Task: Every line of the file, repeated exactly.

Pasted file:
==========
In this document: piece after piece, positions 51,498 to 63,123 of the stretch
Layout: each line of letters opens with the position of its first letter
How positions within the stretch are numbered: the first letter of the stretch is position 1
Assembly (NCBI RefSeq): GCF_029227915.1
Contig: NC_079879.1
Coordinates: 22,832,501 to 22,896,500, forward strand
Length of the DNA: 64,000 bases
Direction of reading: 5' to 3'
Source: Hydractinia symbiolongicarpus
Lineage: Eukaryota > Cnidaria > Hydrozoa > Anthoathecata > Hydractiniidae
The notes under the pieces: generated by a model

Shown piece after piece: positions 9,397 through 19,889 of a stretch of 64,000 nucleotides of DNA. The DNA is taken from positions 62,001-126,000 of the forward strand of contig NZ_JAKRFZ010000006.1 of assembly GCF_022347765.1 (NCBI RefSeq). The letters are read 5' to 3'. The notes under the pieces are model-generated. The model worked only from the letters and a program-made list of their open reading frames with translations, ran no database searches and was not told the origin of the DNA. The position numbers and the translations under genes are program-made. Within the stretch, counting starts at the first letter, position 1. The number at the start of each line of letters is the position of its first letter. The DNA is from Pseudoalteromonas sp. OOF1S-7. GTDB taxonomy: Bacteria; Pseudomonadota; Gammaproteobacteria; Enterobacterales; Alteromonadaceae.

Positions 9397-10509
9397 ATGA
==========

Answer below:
In this document: piece after piece, positions 51,498 to 63,123 of the stretch
Layout: each line of letters opens with the position of its first letter
How positions within the stretch are numbered: the first letter of the stretch is position 1
Assembly (NCBI RefSeq): GCF_029227915.1
Contig: NC_079879.1
Coordinates: 22,832,501 to 22,896,500, forward strand
Length of the DNA: 64,000 bases
Direction of reading: 5' to 3'
Source: Hydractinia symbiolongicarpus
Lineage: Eukaryota > Cnidaria > Hydrozoa > Anthoathecata > Hydractiniidae
The notes under the pieces: generated by a model

Shown piece after piece: positions 9,397 through 19,889 of a stretch of 64,000 nucleotides of DNA. The DNA is taken from positions 62,001-126,000 of the forward strand of contig NZ_JAKRFZ010000006.1 of assembly GCF_022347765.1 (NCBI RefSeq). The letters are read 5' to 3'. The notes under the pieces are model-generated. The model worked only from the letters and a program-made list of their open reading frames with translations, ran no database searches and was not told the origin of the DNA. The position numbers and the translations under genes are program-made. Within the stretch, counting starts at the first letter, position 1. The number at the start of each line of letters is the position of its first letter. The DNA is from Pseudoalteromonas sp. OOF1S-7. GTDB taxonomy: Bacteria; Pseudomonadota; Gammaproteobacteria; Enterobacterales; Alteromonadaceae.

Positions 9397-10509
9397 ATGA